Today, on a cold, snowy, rainy day in Iowa, husband and I were married. It is hard to believe thirteen years have already gone by. When I look back, it is amazing how many things we have been through. I am sure my 22 year old self could not have predicted that this is where I would be. But here I am. And I feel like one of the luckiest people on Earth.

Happy Anniversary, M.!

Friday, March 20, 2009

White House Garden

I am so glad to read that the Obama's are starting a garden at the White House. I hope they turn it into a real educational experience for the country. I also hope they keep it on a scale to where us "average" folk without a ground crew will feel that we, too, can have a productive and practical garden.

Thursday, March 19, 2009

Nacht Spaziergang - III

Don't forget to look up, otherwise you might miss the beautiful sunset.

Tuesday, March 17, 2009

March Garden Update

Spring is definitely on its way! As promised, here are some garden shots. I thought I would post them once a month so you all can see the progress (and to keep me on task!).

Seed starts: 3 types of tomatoes, broccoli, brussel sprouts, jalapenos, leeks, and one cabbage. I finally received my last order of tomato seeds so I will start those today.

Garden plot (so much promise...)

Garden (close-up): Garlic is sprouting and rhubarb is peeking through.

Strawberry patch - this is a partial view of the couple that made it through the winter. A separate area from the main garden.

Cooking Herb box: oregano, chives, sage and thyme are coming back. I will plant a lot of basil!

Medicinal Herb box: so far just valerian is back. I imagine marshmallow will make its appearance soon.
The garden is still pretty empty, but I am sure by May, it will be quite a beautiful sight!

Wednesday, March 11, 2009

Shout out to Yes! Magazine

I have already mentioned how much I like this magazine, but now want to draw your attention to the latest issue - Spring 2009. This issue is all about food - not recipes but its production, sustainability, and culture. I really encourage you to go out and read it. It is full of encouraging stories of how people on local and international levels are bringing about the sustainable food revolution. I know there have been lots of discussions on this topic and lots of books delving into this necessity, but Yes! has put together an issue on how people are doing this. As you may have noticed, I am already very interested in this subject but often fall into "food fatigue" or just plain laziness. The Spring issue has really re-motivated me to get back into the garden and look for ways to encourage others to think about they eat and the impact their choices make.

You can find Yes! at: http://www.yesmagazine.org/

Monday, March 9, 2009

No More Buses

Due to the "tough economic times", our areas Metro Bus Service route's have been greatly reduced. I live in a far northern suburb that is mostly middle/working class with many residents relying on the bus. I have been noticing more and more signs up warning riders that as of March 31st, the bus will no longer stop there. In a previous life, I worked with local resettled refugees. Most of them very dependent upon the bus. It saddens me, because this is such a vicious cycle. My neighbors and my former clients want to work but don't have access to reliable transportation. Our bus system was already not ideal and now is just becoming pathetic. I have no doubt that it costs a lot of money to run bus routes, but it is such a short term solution. It is yet another obstacle people will need to overcome to find a job in an already competitive market. Additionally, it does not behoove anyone to have residents who are unable to find work because there is no bus to take them to or from a job. Obviously, if a person can't get to work, they can't pay the rent/mortgage. I know people will suggest carpooling. Which is great when it is established and the person driving has a reliable vehicle, but often falls apart when the car breaks down, the person changes jobs or becomes ill. Public transportation is needed to keep local economies vibrant and people of all income levels employed. Cities and counties really need to take a look at their priorities and whether or not it makes sense for them to put up more obstacles to their citizens' futures.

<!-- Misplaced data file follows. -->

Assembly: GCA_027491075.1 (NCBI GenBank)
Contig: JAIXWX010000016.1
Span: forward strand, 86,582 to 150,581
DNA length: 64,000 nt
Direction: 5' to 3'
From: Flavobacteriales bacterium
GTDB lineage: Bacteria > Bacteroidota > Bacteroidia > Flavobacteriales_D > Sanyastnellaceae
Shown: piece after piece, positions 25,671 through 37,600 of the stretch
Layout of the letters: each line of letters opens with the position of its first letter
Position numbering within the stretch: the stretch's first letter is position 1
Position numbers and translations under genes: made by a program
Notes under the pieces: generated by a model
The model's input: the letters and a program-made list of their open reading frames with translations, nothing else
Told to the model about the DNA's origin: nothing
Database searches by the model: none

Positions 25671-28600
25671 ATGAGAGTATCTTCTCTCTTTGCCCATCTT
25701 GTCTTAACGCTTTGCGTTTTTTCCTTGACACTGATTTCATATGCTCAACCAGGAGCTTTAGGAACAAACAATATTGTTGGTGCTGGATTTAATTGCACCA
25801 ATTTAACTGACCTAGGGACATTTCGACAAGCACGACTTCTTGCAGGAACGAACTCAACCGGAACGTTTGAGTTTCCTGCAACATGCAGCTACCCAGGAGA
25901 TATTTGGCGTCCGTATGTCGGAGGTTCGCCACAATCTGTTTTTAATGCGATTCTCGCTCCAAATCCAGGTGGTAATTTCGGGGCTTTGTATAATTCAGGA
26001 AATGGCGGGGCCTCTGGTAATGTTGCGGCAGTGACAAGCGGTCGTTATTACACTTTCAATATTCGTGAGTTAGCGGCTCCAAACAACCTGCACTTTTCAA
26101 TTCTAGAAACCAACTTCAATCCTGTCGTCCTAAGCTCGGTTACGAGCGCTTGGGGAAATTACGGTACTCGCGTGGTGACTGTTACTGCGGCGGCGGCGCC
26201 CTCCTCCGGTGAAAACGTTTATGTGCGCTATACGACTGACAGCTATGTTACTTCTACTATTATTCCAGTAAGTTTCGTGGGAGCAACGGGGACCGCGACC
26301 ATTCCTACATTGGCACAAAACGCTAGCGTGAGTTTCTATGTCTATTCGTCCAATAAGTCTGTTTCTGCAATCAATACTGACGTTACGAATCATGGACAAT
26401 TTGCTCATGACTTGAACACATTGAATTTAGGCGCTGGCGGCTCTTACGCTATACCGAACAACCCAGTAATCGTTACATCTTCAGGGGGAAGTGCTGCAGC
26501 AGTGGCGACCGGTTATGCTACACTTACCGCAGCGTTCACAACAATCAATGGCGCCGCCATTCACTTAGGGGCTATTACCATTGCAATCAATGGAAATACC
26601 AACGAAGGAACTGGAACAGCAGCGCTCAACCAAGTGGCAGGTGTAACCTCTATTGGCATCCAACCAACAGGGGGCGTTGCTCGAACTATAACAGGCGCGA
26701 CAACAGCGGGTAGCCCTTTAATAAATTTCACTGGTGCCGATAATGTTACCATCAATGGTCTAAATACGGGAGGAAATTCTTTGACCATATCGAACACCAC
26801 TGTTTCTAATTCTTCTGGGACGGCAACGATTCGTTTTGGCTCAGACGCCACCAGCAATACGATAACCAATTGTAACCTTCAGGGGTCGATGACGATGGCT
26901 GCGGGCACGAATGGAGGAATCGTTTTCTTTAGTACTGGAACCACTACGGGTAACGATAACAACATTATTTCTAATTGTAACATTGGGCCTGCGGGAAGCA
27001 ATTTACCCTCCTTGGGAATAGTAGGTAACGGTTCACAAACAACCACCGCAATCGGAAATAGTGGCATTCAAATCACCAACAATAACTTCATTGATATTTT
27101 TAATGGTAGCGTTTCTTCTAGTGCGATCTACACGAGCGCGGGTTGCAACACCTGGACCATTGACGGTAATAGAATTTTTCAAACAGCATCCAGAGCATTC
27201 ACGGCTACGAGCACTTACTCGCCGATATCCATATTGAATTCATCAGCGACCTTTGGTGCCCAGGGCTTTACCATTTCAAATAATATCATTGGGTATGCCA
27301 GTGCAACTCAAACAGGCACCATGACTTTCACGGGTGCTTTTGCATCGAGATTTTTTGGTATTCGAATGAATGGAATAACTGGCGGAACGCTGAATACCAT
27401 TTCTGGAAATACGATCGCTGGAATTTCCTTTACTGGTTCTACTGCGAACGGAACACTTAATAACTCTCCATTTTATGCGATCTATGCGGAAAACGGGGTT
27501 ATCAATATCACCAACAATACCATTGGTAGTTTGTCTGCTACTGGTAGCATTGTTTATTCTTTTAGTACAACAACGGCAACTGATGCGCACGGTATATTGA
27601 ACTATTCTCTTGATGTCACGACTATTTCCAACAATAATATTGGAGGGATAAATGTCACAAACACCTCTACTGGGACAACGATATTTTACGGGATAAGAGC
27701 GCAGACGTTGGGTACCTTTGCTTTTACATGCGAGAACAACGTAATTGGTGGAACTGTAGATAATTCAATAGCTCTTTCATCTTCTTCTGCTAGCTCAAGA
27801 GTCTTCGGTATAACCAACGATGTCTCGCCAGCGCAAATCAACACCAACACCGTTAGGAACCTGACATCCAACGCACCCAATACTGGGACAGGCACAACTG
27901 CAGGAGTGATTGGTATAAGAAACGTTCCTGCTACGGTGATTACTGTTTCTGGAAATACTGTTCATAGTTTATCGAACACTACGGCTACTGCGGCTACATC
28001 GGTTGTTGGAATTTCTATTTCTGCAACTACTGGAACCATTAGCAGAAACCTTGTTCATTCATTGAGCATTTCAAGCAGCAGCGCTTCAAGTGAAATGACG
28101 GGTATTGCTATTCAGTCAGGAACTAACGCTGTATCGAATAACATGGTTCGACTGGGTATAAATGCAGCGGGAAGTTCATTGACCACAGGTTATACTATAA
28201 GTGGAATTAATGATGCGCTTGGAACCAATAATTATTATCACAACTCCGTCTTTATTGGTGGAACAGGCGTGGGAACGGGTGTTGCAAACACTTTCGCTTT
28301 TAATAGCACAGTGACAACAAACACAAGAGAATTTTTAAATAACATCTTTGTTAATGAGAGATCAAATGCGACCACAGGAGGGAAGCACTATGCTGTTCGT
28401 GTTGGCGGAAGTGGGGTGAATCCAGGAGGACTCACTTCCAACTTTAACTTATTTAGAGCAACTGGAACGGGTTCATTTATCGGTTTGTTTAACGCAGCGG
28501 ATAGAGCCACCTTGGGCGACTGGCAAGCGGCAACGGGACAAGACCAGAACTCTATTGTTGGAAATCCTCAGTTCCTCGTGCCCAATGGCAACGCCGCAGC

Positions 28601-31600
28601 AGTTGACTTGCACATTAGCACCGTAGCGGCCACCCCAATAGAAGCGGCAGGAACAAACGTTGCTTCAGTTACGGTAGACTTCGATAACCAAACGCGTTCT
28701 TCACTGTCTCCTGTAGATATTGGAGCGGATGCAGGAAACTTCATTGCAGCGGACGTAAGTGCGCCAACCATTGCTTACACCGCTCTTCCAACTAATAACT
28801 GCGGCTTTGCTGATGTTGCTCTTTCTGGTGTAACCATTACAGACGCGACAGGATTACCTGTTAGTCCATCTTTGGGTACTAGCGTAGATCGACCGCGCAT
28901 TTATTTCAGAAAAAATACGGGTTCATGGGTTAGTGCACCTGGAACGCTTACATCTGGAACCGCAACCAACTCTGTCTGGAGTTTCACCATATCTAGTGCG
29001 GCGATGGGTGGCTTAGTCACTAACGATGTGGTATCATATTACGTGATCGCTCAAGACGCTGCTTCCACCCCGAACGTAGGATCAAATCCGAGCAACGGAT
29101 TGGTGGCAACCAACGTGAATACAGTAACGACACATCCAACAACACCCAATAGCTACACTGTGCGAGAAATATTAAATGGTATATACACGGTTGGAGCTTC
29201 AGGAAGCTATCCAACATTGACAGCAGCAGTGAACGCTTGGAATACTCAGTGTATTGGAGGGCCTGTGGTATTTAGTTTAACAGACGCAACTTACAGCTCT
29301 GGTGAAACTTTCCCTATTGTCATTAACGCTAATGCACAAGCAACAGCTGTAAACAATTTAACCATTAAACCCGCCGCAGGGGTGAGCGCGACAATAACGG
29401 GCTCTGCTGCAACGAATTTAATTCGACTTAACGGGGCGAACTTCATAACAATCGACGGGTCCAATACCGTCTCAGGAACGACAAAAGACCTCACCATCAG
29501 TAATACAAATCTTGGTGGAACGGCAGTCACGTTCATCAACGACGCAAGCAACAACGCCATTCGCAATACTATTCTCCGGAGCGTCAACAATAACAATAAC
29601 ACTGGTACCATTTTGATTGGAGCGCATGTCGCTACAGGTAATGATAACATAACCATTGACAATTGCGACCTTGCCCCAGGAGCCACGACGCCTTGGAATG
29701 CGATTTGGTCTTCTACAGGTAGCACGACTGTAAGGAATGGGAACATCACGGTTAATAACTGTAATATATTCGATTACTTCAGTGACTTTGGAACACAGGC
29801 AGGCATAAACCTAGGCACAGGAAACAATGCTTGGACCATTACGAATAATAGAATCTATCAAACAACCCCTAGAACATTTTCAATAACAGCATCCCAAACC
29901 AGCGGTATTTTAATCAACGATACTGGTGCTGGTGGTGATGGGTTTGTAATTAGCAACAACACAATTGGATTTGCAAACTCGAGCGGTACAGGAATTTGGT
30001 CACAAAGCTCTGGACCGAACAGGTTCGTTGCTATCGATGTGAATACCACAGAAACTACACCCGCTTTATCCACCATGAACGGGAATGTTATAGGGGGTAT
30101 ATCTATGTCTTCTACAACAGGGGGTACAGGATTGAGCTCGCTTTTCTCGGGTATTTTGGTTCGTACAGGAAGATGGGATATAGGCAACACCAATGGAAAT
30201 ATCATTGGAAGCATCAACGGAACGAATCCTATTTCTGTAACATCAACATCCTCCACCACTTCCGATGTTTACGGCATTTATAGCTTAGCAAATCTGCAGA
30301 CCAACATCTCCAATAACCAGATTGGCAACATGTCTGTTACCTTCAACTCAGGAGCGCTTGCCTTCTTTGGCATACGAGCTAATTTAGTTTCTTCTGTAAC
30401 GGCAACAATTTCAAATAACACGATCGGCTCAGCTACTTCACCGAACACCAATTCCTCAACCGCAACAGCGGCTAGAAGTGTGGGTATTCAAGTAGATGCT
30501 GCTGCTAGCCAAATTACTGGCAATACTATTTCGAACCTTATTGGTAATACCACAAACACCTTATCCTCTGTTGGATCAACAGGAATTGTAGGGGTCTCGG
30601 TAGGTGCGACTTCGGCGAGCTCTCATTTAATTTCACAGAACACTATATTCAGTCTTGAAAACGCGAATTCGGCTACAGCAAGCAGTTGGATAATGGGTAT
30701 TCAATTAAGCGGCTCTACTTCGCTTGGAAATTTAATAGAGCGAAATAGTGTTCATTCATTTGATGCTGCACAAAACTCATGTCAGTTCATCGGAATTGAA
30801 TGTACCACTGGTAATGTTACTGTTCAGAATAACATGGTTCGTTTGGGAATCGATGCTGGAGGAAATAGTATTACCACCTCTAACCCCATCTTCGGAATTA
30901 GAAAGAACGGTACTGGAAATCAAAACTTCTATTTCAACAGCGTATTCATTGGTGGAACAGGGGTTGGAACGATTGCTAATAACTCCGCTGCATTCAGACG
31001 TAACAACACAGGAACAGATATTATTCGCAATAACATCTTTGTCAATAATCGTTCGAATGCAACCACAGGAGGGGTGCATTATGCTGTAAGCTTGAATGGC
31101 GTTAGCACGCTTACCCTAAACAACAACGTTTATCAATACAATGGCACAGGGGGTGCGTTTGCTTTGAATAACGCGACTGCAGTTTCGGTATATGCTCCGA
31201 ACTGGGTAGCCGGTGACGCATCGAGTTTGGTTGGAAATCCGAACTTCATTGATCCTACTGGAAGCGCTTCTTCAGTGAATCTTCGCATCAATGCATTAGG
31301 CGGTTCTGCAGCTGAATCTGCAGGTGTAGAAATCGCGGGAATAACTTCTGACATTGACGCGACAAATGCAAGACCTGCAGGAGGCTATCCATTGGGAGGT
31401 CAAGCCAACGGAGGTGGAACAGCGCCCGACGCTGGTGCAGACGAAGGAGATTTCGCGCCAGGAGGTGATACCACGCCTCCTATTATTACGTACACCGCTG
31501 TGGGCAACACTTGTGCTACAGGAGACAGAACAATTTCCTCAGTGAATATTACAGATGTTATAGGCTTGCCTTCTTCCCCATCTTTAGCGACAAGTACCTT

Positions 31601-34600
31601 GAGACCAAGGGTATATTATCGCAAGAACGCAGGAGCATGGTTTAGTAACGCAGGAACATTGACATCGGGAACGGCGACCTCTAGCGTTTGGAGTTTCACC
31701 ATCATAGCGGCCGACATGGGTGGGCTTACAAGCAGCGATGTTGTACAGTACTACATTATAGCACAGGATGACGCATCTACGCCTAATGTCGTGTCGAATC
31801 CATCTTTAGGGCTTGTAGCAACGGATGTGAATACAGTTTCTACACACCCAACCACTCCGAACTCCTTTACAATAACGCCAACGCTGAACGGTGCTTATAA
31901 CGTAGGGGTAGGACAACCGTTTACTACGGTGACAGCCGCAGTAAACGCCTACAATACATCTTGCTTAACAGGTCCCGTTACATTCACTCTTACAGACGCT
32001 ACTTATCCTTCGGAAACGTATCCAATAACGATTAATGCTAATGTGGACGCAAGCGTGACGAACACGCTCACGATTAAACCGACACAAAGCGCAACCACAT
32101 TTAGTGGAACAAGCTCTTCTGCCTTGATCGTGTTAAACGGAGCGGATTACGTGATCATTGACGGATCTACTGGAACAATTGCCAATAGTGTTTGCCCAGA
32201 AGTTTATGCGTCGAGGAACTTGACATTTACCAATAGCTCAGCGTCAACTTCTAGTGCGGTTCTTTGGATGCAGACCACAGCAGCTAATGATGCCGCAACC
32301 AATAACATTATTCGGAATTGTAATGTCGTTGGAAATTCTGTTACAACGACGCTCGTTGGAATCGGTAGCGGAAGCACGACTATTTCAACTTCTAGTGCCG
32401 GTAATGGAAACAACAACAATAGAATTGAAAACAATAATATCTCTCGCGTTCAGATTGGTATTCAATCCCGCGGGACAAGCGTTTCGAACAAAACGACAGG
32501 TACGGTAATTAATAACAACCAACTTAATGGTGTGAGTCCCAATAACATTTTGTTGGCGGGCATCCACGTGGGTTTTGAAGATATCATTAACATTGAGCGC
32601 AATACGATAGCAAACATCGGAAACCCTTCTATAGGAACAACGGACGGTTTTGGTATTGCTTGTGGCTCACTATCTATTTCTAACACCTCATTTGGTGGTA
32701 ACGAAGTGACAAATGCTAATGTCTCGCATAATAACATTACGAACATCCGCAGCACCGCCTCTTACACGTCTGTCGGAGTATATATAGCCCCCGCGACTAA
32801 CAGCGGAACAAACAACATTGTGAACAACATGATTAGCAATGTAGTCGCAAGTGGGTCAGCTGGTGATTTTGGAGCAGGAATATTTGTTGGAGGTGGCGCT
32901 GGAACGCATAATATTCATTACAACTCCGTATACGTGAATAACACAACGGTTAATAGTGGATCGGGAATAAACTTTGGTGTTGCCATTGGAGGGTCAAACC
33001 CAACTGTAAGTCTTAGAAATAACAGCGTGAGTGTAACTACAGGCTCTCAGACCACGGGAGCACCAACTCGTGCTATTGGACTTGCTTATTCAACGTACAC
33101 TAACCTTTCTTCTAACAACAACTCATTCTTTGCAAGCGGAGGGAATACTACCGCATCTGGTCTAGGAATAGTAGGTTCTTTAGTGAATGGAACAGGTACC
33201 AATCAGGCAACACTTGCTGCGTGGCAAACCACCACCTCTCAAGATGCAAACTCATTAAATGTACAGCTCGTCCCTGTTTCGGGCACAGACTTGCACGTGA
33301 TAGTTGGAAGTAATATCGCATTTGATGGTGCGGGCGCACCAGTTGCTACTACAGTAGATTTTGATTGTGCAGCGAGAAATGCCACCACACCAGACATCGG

Tuesday, March 3, 2009

Feeling the Promise of Spring

There is something about each season I love. But, what I love more is the change each one brings. With the return of all the song birds, I am feeling the lightness that signals Spring is on the way. The hibernation and calm of Winter is slowly slipping away to the promise of new growth and activity of Spring. I am very much looking forward to it!